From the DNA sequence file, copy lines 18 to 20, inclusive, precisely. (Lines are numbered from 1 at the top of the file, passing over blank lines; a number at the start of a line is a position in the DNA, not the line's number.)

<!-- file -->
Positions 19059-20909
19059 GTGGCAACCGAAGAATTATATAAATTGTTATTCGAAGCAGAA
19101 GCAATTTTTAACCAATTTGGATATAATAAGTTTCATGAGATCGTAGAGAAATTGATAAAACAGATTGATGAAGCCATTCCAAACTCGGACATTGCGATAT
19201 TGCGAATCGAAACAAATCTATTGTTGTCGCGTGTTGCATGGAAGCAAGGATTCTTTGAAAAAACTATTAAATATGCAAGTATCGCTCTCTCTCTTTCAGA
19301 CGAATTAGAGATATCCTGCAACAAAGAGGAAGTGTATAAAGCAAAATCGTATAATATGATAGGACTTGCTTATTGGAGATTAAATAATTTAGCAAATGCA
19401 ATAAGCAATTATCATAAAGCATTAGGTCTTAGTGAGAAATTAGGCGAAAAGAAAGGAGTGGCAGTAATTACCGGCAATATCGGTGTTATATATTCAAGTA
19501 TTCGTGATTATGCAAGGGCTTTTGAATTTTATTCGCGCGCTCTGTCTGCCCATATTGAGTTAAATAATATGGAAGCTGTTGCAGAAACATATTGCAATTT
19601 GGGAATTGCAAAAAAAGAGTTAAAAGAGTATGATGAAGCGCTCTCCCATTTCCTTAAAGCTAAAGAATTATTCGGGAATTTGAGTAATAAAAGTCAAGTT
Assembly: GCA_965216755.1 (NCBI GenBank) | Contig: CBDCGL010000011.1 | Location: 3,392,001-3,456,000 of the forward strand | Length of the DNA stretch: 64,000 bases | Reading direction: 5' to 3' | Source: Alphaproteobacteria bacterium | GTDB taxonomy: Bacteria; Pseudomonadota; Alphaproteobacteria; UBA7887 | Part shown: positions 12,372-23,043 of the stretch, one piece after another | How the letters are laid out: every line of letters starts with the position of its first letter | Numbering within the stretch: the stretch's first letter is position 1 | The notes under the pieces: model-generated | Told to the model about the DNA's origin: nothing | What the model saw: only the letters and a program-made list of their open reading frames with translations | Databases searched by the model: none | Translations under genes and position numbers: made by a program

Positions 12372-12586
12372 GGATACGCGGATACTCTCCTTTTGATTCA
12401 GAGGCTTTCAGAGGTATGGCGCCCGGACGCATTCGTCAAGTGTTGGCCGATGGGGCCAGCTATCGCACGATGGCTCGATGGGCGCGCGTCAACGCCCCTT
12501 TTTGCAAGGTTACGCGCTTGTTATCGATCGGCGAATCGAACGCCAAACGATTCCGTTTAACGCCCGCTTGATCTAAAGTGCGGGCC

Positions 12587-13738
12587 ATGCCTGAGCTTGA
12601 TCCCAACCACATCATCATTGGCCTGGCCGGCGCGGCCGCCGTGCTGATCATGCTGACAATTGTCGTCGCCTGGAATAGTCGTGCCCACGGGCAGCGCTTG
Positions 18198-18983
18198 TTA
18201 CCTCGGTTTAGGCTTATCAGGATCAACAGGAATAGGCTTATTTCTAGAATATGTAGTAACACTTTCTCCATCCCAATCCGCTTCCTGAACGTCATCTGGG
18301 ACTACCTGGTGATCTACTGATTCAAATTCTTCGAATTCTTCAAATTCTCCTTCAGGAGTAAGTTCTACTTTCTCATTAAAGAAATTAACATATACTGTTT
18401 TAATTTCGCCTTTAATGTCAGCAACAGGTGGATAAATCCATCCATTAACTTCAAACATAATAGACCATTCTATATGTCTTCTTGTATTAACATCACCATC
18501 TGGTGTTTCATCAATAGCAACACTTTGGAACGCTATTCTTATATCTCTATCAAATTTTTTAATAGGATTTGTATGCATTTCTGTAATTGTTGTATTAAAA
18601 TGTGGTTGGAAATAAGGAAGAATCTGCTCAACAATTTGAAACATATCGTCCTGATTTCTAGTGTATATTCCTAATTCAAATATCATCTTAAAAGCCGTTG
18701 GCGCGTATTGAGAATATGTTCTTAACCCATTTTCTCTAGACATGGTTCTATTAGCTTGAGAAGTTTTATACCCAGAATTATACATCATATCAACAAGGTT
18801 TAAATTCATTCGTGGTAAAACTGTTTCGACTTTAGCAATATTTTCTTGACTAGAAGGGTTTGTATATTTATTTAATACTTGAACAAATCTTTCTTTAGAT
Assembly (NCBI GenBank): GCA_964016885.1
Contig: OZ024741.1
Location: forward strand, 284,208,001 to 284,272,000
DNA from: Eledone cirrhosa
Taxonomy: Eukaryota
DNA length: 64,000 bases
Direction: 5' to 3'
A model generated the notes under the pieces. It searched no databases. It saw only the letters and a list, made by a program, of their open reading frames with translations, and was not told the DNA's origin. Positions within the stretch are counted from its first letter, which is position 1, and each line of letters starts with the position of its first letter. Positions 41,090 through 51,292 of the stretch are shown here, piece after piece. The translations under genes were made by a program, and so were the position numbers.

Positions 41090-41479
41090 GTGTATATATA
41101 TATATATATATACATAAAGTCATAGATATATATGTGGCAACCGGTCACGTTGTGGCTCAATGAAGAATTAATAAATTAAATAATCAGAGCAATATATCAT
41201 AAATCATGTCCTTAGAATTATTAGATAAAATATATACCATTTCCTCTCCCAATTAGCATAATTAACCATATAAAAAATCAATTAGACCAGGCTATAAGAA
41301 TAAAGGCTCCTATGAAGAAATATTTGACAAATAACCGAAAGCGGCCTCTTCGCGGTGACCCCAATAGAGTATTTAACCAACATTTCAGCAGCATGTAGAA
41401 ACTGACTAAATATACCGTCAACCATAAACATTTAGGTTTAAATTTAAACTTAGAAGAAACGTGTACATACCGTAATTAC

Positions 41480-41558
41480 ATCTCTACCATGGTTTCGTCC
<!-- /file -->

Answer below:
18198 TTA
18201 CCTCGGTTTAGGCTTATCAGGATCAACAGGAATAGGCTTATTTCTAGAATATGTAGTAACACTTTCTCCATCCCAATCCGCTTCCTGAACGTCATCTGGG
18301 ACTACCTGGTGATCTACTGATTCAAATTCTTCGAATTCTTCAAATTCTCCTTCAGGAGTAAGTTCTACTTTCTCATTAAAGAAATTAACATATACTGTTT